Navigating Social Media’s Fast Lane

Launching a social media campaign without a content marketing strategy is like driving on a dark road with no headlights. A strategic plan helps to pull your organization’s mission into focus and ensure your campaign targets the goals of that mission.

As with any editorial project, it’s important to know to whom you’re talking and what their needs are. Once you’ve done that, outline and draft the messages for each marketing channel, and schedule your posts. If you search online for “editorial content calendar templates,” you’ll find several examples to download. This template from Lightbox Collaborative is populated with ideas and events updated for 2014 that could become marketing opportunities for your organization. Download it here.

Use these 5 tips to help you stay focused and on task:

  1. Don’t be distracted. You’re probably juggling a zillion tasks like the rest of us. To reduce the overwhelm, set a specific time each day for posting and stick to it. After your scheduled time, if you see or read something you’d like to share, add a note to your to-do list or save the info in a physical or electronic file folder until later.
  2. Stay organized. My office desk often looks like the aftermath of a tornado, but I’m an organized beast when it comes to my digital files. I use Evernote for managing blog posts and other online content and use Scrivener to organize longer book-length manuscripts. In Evernote, I create a “stack” (main folder) for each project and “notebooks” (sub-folders) within the stack. For example, I create a separate notebook for each blog post and another notebook titled “Editorial Calendar”. These notebooks are placed in the “RR Journal” stack. I use the editorial calendar to plan my content, schedule posts, and manage production status. There are many project management tools to choose from—Google Docs, Basecamp, Trello, and more. I’ve tried several, but Evernote fits the way I work. The point is, whichever method or tool works for you, use it and be consistent.
  3. Write several posts at a time. You’ve heard this advice often enough. Schedule time to write multiple entries and queue them for later posting. Write enough content for one or two weeks, staying cognizant of time-sensitive news. For fillers, comment on or retweet relevant content from other bloggers or websites and provide the appropriate credits. Notify those groups or individuals that you’ve featured their content and invite them to link back to your site. I call this “courtesy marketing.” Not only does it extend your marketing reach and theirs, but it increases your business network and fosters new relationships.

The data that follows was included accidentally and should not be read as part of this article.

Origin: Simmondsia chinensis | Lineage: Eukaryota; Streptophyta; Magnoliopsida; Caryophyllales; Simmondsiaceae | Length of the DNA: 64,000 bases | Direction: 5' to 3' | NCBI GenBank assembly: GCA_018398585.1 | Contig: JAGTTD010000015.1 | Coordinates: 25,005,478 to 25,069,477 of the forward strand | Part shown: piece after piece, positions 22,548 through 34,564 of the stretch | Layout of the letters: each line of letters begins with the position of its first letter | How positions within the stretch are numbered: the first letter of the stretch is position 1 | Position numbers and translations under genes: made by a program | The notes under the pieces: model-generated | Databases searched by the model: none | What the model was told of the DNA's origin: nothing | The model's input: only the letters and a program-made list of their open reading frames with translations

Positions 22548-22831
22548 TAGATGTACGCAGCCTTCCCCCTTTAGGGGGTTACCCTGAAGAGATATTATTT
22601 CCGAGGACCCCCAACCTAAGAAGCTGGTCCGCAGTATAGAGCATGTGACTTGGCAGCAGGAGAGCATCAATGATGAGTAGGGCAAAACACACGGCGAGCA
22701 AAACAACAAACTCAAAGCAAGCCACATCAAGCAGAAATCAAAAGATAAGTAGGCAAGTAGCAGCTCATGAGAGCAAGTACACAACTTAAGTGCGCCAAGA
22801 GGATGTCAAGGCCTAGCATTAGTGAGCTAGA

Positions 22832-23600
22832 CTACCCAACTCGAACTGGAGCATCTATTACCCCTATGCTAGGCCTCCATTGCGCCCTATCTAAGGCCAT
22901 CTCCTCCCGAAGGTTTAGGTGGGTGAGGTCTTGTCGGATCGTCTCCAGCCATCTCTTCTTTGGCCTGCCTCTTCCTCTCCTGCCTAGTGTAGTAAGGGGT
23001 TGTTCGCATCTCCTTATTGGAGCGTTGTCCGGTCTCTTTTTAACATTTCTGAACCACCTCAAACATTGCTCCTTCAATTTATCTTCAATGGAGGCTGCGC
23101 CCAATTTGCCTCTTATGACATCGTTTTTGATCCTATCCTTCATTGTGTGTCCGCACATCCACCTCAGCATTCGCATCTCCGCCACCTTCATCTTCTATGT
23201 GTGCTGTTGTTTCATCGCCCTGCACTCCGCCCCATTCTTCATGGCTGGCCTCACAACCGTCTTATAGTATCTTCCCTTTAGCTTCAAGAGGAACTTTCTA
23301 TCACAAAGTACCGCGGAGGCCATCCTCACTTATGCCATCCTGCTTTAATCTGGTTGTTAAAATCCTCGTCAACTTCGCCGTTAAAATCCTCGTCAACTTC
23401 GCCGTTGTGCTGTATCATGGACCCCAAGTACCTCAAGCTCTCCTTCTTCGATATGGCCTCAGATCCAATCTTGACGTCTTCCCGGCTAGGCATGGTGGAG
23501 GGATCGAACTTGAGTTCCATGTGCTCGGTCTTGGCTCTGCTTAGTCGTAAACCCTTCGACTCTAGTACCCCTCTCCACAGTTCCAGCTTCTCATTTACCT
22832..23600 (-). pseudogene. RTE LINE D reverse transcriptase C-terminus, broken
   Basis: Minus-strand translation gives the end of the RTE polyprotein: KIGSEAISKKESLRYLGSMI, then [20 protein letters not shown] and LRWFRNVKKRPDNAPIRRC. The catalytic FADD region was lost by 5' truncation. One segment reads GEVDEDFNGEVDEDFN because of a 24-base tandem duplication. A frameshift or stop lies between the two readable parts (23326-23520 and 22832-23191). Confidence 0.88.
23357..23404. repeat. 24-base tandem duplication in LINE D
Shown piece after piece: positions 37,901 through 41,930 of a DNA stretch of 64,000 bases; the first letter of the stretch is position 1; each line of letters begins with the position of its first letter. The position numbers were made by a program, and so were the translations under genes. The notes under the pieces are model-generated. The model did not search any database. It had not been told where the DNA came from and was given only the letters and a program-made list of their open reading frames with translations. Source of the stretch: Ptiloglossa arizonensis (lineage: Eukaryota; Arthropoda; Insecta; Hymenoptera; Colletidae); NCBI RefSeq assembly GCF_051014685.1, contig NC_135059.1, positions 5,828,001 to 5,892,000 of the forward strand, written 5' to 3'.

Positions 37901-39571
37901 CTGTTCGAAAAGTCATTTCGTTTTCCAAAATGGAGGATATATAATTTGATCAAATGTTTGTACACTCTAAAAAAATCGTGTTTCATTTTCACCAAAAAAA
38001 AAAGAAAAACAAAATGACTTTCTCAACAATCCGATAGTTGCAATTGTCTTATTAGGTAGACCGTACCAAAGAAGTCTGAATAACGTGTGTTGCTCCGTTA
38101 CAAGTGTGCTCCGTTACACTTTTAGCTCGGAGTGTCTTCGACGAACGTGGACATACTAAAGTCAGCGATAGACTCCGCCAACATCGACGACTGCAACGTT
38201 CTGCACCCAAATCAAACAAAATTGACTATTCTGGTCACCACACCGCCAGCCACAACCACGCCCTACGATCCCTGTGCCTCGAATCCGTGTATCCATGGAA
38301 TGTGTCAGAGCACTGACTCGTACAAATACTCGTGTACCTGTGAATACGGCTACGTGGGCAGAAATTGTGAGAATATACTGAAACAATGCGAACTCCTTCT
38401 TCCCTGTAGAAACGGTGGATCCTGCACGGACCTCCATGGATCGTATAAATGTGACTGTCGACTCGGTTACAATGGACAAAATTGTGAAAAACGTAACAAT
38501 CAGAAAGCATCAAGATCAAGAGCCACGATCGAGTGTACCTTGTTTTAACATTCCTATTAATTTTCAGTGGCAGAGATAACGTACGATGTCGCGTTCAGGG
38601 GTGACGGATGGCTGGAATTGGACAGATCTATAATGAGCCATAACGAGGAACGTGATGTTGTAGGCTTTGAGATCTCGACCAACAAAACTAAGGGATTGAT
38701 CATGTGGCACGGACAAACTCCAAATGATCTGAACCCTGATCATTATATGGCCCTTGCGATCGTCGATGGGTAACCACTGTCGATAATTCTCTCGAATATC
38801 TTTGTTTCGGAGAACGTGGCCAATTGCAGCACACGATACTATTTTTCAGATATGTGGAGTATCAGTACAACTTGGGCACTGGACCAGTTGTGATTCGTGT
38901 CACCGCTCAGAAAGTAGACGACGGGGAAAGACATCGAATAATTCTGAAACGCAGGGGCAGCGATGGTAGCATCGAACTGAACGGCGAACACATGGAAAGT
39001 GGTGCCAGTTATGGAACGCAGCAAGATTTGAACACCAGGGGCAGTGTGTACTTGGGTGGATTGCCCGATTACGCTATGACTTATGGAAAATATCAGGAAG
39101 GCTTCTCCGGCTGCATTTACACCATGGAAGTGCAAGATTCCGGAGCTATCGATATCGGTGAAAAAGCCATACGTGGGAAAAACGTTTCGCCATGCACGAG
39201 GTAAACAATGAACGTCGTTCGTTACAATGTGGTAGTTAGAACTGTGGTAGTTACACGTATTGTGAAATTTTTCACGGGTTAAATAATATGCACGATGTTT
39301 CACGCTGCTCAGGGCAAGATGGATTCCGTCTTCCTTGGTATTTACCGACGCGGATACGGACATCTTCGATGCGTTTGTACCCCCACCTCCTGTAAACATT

4. Use time-saving tools. Software like Tweet Deck allows you to post to your Twitter feed from your desktop and schedule multiple posts without having to go online. There are myriad free and moderately priced tools that can help you manage your social networking accounts. A few are Hoot Suite, SproutSocial, BufferApp, BuzzBundle, and Postling. Most offer free trials. A few tools designed specifically for nonprofits are Higher Logic and Socious. Blackbaud also has a number of tools to help nonprofits engage their audiences and manage various CRM efforts.
  5. Assign staff to do some of the posting. A successful social marketing campaign takes time that is usually in short supply. Allow skilled team members to share the load and assign a different posting day to each person. This keeps your sites active without overburdening one individual. Make sure every team member is aware of your organization’s social media policy.

For more inspiration and how-to’s, check out these resources:

Content Marketing for Nonprofits — book by Kivi Leroux Miller, founder of Nonprofit Marketing Guide.com

Beth’s Blog — How Networked Nonprofits Leverage Networks and Data for Social Change

Social Fish — A social media blog for associations and nonprofits

The Pros, Cons and Costs of the Top 10 Content Distribution Platforms” — article by Jordan Teicher, Contently.com

2013: The Year Nonprofit Social Media Grew Up,” — article by Debra Askanase, Engagement Strategist, Community Organizer 2.0

Experts Share Top Social Media Advice for Nonprofits,” Impatient Optimists—Bill and Melinda Gates Foundation

Nonprofit Tech for Good: A Social & Mobile Media Blog for Nonprofits — Nonprofit Tech for Good focuses on “providing valuable easy-to-understand information, news, and resources related to nonprofit technology, online communications, and mobile and social fundraising.”

Share Your Thoughts
What useful tips do you have for managing your social networking time, and what tools are your using?

Thanks for reading and sharing!

Leave a Reply

*

Next ArticleWhen Roosters Crow: A Brand Story